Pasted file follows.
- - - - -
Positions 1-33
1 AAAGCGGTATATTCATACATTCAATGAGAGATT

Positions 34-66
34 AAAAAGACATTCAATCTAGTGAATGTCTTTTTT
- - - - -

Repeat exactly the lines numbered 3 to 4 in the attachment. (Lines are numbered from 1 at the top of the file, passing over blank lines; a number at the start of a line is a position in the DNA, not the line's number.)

Positions 34-66
34 AAAAAGACATTCAATCTAGTGAATGTCTTTTTT